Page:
New-patient interview aids treatment acceptance

By Sally McKenzie, contributing writer

April 9, 2019 -- When patients visit your practice for the first time, you really don't know much about them. You have no idea what motivates them, what they think about their smile, or their oral health goals. One way to discover this information and build rapport is to conduct a new patient interview.

Sally McKenzie
Sally McKenzie, CEO of McKenzie Management.

When you understand what's most important to your patients, you can tailor your education and treatment recommendations to meet their needs. Not only does that help patients feel more connected to you and your practice, which fosters loyalty, it also helps boost case acceptance.

Patients are more likely to trust you if they see you as a partner in their care rather than someone who's just trying to sell them dentistry. Instead of feeling pressured, patients feel much more in control of the process and actually want to accept the treatment you recommend.

Putting together the questions

Ready to implement the new-patient interview in your practice but not sure what to ask? Here are a few questions that should get patients talking:

  • Does your smile give you confidence when you interact with people in both your personal and your professional life?
  • Is there anything that bothers you about your smile? If the answer is yes, what?
  • If you could change anything about your smile, what would it be?
  • Do you ever have problems chewing? Do you ever experience pain?
  • On a scale of 1 to 10, how important is achieving optimal oral health to you?
  • Have you ever had a negative experience in a dental office? If yes, do you mind sharing what happened? How was the issue resolved?

Use their answers

Some of my clients have their treatment coordinator conduct this interview and then enter answers into the patient's electronic record. This makes it easy to review the responses before the initial exam and to tailor it to each patient's specific wants and needs.

“Patients are more likely to trust you if they see you as a partner in their care.”

For example when patients indicate they're not happy with their smile, ask them to tell you what they'd like to change and why. You're showing them you care about their goals, and you're also gaining valuable insight into what's most important to them.

This also gives you the opportunity to talk with them about the services your practice offers that can help them meet their goals. Help them see the value in the care you provide, then use tools like intraoral cameras and x-rays to show them exactly what's going on in their mouths. Point out any problem areas, and let them know how you can help them fix those areas. You'll start to earn their trust, and they'll start to understand how you can help them reach their oral health goals.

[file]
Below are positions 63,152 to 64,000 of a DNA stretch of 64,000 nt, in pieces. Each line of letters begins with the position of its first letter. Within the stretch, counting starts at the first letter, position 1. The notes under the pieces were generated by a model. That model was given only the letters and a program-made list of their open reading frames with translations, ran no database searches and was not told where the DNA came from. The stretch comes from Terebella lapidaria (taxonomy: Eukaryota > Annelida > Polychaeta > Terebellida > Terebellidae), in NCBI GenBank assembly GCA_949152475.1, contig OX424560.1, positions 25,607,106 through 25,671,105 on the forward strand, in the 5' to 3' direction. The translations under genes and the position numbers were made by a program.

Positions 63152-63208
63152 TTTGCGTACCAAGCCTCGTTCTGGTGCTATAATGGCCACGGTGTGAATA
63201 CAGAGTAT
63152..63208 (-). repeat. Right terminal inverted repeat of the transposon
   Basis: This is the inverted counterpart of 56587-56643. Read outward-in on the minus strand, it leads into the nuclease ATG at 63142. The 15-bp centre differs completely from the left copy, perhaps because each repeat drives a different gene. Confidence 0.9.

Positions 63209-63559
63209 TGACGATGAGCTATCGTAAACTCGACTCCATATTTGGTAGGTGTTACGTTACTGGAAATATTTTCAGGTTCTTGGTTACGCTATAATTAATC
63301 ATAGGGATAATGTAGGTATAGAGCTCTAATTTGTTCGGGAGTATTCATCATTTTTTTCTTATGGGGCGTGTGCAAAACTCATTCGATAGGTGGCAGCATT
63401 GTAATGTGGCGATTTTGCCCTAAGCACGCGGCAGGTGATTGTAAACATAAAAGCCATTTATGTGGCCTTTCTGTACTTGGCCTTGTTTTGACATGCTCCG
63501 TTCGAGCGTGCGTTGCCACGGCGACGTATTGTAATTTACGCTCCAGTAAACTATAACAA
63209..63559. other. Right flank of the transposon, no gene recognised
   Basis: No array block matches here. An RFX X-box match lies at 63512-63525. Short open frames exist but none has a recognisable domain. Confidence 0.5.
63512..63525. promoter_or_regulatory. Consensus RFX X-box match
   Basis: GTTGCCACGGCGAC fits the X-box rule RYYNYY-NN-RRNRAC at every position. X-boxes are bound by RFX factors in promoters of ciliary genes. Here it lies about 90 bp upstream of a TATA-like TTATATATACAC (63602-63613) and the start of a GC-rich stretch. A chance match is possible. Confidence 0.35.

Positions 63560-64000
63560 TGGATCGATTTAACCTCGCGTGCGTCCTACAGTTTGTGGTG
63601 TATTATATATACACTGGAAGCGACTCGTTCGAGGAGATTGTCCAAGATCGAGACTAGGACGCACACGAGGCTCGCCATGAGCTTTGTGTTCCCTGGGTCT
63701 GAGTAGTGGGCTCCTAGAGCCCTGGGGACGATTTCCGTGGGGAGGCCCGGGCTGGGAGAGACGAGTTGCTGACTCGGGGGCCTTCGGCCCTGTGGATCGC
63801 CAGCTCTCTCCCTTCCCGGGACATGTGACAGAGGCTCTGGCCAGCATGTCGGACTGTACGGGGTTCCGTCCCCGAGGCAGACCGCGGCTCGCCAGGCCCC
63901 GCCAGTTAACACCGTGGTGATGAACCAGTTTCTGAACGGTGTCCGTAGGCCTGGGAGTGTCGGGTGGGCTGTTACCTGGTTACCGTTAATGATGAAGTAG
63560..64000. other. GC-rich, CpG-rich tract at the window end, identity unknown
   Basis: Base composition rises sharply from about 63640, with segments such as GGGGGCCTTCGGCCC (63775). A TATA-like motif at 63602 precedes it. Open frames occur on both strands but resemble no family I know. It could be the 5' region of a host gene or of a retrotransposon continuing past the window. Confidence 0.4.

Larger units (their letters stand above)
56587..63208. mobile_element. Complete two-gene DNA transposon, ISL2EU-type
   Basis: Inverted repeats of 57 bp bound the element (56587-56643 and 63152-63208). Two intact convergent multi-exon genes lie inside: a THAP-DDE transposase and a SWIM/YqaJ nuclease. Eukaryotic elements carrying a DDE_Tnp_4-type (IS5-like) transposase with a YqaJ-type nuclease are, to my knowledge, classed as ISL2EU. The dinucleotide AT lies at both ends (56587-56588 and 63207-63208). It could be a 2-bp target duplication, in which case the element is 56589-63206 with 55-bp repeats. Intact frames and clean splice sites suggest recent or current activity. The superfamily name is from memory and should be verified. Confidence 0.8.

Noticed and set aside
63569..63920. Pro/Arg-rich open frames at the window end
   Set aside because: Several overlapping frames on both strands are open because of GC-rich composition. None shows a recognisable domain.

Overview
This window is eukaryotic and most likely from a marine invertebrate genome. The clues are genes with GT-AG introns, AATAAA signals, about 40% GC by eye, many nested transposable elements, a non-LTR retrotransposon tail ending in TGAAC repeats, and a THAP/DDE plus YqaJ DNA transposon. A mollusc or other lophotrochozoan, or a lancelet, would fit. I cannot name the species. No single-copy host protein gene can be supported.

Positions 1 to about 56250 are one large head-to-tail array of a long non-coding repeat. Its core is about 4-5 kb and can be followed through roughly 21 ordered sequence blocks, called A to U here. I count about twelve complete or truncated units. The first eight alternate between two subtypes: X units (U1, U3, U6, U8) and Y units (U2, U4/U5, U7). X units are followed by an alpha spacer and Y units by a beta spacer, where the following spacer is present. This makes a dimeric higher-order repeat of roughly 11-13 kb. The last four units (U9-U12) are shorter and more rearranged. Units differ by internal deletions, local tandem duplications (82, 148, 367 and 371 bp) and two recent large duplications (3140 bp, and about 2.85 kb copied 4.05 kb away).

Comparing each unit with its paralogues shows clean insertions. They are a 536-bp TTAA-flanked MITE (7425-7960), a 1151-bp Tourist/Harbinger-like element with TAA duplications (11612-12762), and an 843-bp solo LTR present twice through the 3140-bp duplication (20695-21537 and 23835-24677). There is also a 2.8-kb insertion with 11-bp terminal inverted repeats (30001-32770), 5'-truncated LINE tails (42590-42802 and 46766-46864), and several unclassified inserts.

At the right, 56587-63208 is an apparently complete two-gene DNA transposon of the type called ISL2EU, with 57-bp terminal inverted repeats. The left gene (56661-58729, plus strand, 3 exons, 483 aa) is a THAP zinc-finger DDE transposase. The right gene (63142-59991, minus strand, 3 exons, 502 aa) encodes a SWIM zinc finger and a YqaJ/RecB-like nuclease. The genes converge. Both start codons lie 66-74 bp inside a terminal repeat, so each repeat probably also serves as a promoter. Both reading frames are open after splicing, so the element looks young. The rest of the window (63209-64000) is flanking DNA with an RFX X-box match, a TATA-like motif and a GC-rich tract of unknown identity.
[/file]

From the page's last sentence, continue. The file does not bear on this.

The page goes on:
Don't overwhelm them

While you might discover a large number of issues when examining new patients, resist the urge to give them large treatment plans that list out every issue and how much it costs to fix them -- even if you think treating these problems aligns with the goals patients indicated during their interview.

Keep in mind these patients are just getting to know you and your practice, and they may not trust you yet. If you give them a pricey treatment plan during their very first visit, they might think your focus is selling them on expensive dentistry, which could be off-putting enough to send them to the practice down the street.

Instead of overwhelming them, talk about their most immediate needs first. If they accept treatment and are happy with the results, they'll likely want to hear how you can address any other problems they're having.

Strong case presentations also boost case acceptance

When it's time to actually present treatment, it's important to focus on education rather than how much the procedure will cost. Train your treatment coordinator to talk to patients about why they need treatment, what's involved with the procedure, and the possible consequences of not going forward with treatment before bringing up cost. That way, patients won't focus on money while your coordinator is trying to explain the procedure and its benefits.

Remember, treatment should be presented in a relaxed environment where patients feel comfortable asking questions. The coordinator should cover every element of treatment and address any concerns patients might have. And if patients don't commit before they leave, the coordinator should follow up two days later with the goal of getting them on the schedule.

Create connections

Patients want to feel a connection to the practice they call their dental home. They want to know you get their concerns and have their best interest at heart. The new-patient interview helps you build a rapport with patients, while also giving you valuable insights into their motivations.

Knowing what's most important to them will help you tailor education and treatment recommendations, which will ultimately get more patients to accept the treatment you know they need.

Sally McKenzie is the CEO of McKenzie Management, a full-service dental practice management company. Contact her directly at 877-777-6151 or at

The comments and observations expressed herein do not necessarily reflect the opinions of, nor should they be construed as an endorsement or admonishment of any particular idea, vendor, or organization.

Copyright © 2019

To read this and get access to all of the exclusive content on create a free account or sign-in now.

Member Sign In:
MemberID or email address:  
Do you have a password?
No, I want a free membership.
Yes, I have a password:  
Forgot your password?
Sign in using your social networking account:
Sign in using your social networking